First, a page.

'Getting the Future Africa-UK Trade Partnership Right' was the subject of an expert group meeting held during the just-ended 10th Session of the Committee on Regional Cooperation and Integration that was held in Addis Ababa.
The meeting was organized by the African Trade Policy Centre (ATPC) of the Economic Commission for Africa and the London-based Overseas Development Institute (ODI), in conjunction with the 10th Session of the Committee on Regional Cooperation and Integration.
The objective of the meeting was to discuss the findings and recommendations of an ATPC-ODI Brexit Research Programme, which is part of a broader partnership funded by UK Department for International Trade and Development (DIFD) to look into the trade relationship between the UK and Africa.
In his presentation, David Luke, the Coordinator of ATPC, said the UK is an important trading partner for Africa. He said Brexit had seen legitimate concerns being raised in African capitals.
But at the same time, he noted, a new trade policy for the UK would offer an unprecedented opportunity for Africa and the UK to mutually explore options for a win-win relationship.
Mr. Luke noted that the UK's decision to exit the European Union (EU) has significant implications for Britain's trade policy relationship with Arica hence it was important for the continent to explore the future as Brexit negotiations continue in Europe.
Experts noted that while Africa may not be a top priority for the UK trade policy post-Brexit, the strong historical links and today's meaningful trade relationship between many African nations and the UK suggest that Africa should not be overlooked by the British government.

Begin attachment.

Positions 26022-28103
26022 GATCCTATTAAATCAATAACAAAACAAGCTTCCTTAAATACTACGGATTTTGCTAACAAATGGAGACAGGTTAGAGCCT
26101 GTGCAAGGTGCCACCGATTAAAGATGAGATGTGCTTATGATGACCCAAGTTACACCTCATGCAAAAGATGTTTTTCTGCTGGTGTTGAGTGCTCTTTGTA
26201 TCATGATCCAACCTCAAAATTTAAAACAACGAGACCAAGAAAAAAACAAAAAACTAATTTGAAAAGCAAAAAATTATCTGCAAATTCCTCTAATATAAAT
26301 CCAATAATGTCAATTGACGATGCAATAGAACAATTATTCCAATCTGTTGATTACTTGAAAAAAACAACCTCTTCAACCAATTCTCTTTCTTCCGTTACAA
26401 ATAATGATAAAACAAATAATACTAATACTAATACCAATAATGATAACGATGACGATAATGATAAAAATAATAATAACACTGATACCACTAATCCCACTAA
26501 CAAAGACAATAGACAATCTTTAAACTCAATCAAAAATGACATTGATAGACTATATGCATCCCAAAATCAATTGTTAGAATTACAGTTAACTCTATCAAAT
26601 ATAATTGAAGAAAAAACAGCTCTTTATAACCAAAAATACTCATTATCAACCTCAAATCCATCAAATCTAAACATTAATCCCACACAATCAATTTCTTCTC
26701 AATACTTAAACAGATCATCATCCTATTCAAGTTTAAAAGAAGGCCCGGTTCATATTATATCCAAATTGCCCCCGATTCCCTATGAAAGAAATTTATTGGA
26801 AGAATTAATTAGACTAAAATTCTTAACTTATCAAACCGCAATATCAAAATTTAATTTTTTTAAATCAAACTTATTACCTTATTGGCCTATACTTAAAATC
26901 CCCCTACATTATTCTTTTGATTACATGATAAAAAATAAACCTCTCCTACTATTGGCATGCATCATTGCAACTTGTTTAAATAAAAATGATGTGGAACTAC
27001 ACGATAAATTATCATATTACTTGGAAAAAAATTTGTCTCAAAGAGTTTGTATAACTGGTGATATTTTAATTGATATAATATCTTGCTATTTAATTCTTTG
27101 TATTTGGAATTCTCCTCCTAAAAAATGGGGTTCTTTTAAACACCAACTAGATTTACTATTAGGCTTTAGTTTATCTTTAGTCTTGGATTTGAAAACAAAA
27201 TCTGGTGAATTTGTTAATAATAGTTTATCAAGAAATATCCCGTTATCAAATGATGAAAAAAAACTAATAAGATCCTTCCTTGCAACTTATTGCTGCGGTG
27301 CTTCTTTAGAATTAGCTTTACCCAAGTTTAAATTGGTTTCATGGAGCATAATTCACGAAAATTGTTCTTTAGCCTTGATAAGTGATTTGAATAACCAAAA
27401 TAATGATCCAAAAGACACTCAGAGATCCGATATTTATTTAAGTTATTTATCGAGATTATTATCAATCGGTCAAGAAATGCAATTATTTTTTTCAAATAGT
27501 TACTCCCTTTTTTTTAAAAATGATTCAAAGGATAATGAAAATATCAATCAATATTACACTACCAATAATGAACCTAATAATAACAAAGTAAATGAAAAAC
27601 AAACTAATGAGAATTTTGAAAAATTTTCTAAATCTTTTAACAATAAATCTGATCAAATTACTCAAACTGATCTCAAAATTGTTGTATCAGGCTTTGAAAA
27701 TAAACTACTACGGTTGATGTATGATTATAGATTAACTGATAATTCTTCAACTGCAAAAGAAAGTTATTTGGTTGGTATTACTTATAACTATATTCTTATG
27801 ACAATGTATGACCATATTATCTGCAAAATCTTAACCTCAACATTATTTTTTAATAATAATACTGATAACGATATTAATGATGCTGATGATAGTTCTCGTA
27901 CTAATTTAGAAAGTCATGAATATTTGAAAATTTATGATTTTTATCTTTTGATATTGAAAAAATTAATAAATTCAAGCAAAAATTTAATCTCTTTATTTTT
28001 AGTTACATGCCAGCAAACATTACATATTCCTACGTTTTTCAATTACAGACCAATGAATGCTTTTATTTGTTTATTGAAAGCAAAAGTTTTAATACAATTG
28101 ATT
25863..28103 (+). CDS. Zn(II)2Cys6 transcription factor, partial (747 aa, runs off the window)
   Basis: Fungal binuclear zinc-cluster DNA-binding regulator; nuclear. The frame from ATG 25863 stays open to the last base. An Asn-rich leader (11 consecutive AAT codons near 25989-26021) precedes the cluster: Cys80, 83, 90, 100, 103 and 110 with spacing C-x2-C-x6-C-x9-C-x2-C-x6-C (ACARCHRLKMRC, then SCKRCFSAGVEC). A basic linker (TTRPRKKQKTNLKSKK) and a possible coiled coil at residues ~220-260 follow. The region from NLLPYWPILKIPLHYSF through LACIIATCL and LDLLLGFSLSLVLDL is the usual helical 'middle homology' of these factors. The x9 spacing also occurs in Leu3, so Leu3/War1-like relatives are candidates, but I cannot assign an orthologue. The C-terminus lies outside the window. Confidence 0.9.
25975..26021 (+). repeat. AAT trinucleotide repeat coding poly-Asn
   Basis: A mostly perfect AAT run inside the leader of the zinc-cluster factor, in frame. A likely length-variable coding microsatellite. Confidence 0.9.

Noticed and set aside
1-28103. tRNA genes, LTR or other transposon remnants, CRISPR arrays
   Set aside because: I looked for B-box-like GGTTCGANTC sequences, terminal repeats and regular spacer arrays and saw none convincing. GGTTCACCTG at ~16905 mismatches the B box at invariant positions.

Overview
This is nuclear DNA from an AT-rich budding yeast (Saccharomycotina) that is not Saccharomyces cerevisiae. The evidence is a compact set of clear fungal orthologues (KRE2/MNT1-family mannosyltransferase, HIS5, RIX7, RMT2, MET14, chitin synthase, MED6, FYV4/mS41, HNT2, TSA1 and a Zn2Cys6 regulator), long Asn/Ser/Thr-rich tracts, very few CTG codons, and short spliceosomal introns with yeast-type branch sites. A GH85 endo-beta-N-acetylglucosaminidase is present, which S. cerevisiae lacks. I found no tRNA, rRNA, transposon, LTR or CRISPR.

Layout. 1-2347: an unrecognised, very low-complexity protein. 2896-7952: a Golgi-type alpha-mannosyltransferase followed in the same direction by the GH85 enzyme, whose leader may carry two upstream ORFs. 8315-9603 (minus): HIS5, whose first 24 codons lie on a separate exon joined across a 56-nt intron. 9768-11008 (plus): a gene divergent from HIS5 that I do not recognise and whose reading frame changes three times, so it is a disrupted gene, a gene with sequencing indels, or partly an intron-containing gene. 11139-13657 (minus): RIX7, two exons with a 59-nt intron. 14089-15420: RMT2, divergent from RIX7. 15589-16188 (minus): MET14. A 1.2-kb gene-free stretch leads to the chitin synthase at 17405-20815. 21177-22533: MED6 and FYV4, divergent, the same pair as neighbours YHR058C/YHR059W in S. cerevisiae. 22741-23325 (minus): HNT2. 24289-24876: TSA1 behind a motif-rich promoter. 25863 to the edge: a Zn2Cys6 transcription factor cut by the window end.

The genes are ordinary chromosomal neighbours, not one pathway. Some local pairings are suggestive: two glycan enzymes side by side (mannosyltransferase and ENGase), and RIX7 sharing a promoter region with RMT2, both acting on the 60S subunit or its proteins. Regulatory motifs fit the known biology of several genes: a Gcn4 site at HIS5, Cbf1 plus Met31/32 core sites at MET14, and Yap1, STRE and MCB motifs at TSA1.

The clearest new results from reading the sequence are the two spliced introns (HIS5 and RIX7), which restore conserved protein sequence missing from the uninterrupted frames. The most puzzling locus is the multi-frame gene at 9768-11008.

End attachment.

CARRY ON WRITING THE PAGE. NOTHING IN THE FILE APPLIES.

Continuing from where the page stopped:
"This is the time to establish the foundations of a strong and mutually beneficial long-term relationship between Africa and the UK in terms of trade," said Mr. Luke, adding urgent action was required to ensure continuity in the trade relationship.
Maximiliano Mendez-Parra, Research Fellow at the ODI, delivered a technical presentation on designing a new UK preference scheme post-Brexit.
The expert panelists stressed that the window for informing the UK government's decisions on its future trade partnership with Africa was rapidly closing.
In this context, it was recommended that Africa should be pro-active in engaging the UK government on this issue, otherwise there was a risk that an EPA-type approach would simply be rolled over without any improvements.
The experts further highlighted the need to move beyond a focus on preferences and market access, to also consider progressive elements such as development friendly rules of origin, standards compliance, technical assistance, capacity building, and investment.
It was noted that this would help to inform the development of an Africa-UK trade partnership that is sensitive to Africa's integration, industrialization and development agendas.
The session also focused on the value of existing preferential access for African countries into the UK; lessons that can be learnt from existing EU Economic Partnership Agreements; expected implications of Brexit for African companies' costs of complying with quality standards and integrating into global value chains and how future Africa-UK trade relations can be aligned with Africa's regional integration, industrialisation and development agendas.
Representations from the African Union Commission (AUC), the African Organization of Standardization (ARSO), Traidcraft, Member States and the private sector attended the expert group meeting.